By Paul Silli
For educators scope and sequence has you create a plan where you list specific ideas that will be taught with outlined objectives. Your objectives should follow a higher order thinking practice such as Blooms Taxonomy.
The activities presented are in a sequential-list and are often rubric scored. The lessons can be in the form of products that are made in-or-out of class by learners and the activities should be grade level and age appropriate.
= I read an article by Clemons Education.org and learned scope and sequence looks different depending on the grade level or resource used. For example, some teachers may create and publish a website that has a list of projects for learners to accomplish in a step-by-step process. This is the type of scope and sequence I use with my technology students. I put my objectives on an overhead in a table for all of my students to see. This way my students know what they have completed and also know what work they still need to do.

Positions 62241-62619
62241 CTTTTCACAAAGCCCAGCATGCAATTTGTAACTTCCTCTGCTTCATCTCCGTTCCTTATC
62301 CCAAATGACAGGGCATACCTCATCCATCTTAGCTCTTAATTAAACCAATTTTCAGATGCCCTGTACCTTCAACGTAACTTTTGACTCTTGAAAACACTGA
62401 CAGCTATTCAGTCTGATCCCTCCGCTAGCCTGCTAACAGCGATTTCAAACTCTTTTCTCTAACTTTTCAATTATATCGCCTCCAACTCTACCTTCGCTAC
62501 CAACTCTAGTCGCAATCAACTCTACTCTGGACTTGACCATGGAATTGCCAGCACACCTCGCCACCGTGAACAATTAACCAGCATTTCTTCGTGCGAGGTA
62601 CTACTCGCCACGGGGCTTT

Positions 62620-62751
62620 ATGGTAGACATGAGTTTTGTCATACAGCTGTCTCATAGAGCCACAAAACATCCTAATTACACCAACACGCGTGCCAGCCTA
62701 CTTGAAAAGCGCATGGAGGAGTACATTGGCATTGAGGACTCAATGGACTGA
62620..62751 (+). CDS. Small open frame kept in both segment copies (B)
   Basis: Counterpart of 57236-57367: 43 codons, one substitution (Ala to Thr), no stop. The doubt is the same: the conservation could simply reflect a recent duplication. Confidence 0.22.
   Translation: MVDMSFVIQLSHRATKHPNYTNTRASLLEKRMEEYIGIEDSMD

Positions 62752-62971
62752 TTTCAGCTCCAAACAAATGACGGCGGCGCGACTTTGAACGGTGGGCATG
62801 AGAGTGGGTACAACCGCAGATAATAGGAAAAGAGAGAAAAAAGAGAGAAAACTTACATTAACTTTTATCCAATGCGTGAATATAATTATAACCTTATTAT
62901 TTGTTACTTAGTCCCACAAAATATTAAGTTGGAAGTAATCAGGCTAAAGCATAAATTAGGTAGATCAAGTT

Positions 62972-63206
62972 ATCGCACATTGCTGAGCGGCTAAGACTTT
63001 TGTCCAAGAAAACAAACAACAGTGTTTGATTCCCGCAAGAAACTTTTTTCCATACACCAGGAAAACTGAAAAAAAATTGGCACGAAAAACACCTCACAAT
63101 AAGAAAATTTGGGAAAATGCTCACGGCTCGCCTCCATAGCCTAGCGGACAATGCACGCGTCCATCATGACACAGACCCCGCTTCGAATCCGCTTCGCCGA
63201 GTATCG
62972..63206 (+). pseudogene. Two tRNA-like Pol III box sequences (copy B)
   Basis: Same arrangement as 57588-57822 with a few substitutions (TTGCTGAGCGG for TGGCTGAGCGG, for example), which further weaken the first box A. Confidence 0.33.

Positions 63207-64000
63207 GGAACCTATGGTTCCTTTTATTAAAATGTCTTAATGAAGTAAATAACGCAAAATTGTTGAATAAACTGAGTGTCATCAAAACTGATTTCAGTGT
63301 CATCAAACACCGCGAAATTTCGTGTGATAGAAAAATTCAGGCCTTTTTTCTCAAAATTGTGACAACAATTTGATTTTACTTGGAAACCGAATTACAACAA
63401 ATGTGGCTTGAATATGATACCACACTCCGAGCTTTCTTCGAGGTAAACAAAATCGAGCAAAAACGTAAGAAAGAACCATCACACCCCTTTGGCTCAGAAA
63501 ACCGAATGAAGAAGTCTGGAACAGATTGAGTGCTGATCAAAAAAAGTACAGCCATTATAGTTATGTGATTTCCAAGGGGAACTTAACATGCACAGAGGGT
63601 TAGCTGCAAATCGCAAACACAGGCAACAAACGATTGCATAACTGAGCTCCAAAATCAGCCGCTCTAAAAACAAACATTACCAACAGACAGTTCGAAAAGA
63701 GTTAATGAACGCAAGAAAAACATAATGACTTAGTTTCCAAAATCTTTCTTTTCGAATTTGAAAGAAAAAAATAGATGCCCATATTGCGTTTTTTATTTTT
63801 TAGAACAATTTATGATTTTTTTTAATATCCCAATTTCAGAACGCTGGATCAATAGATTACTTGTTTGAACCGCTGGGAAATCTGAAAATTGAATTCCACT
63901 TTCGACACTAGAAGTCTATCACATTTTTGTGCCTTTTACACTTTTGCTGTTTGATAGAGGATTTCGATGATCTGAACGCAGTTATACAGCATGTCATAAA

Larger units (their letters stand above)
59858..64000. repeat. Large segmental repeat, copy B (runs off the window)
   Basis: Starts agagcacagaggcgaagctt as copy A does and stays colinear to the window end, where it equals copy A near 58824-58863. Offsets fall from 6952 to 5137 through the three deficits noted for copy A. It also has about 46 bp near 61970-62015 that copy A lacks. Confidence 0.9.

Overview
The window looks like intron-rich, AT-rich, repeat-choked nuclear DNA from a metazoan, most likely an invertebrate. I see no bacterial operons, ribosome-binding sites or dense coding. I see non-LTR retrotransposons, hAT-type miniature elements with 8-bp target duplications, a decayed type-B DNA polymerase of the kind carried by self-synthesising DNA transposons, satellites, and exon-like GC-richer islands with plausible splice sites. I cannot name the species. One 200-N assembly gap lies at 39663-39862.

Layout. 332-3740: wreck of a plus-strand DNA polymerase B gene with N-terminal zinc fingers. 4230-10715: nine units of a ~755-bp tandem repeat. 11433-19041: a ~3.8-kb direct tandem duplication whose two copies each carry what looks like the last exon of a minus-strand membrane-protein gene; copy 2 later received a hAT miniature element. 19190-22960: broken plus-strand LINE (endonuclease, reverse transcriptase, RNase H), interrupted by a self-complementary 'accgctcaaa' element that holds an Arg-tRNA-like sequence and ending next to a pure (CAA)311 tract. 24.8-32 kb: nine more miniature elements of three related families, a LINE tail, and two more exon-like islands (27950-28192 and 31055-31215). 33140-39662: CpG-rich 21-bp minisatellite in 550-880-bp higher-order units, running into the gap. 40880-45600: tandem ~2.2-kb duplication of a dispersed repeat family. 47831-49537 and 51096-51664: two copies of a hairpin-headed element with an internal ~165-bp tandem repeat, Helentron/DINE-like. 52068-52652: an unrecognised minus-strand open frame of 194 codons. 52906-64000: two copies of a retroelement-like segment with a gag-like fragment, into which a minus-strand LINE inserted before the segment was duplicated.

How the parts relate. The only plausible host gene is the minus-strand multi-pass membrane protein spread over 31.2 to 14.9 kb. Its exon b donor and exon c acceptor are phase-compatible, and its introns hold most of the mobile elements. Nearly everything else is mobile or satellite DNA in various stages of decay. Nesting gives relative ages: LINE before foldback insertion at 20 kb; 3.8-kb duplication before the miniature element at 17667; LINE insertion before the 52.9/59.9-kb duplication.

“The value of the scope and sequence” helps determine whether a particular product is appropriate for a student because you use the list format for an entire grading semester.The projects should be grade-level directed and listed from beginner’s level to more advanced skill sets…
Sometimes scope and sequence is tied to individual lessons, providing specific details about what you will cover, and when you will teach a subject. It helps you maintain structure and organization.
To see scope and sequence lesson plans visit: sample s/se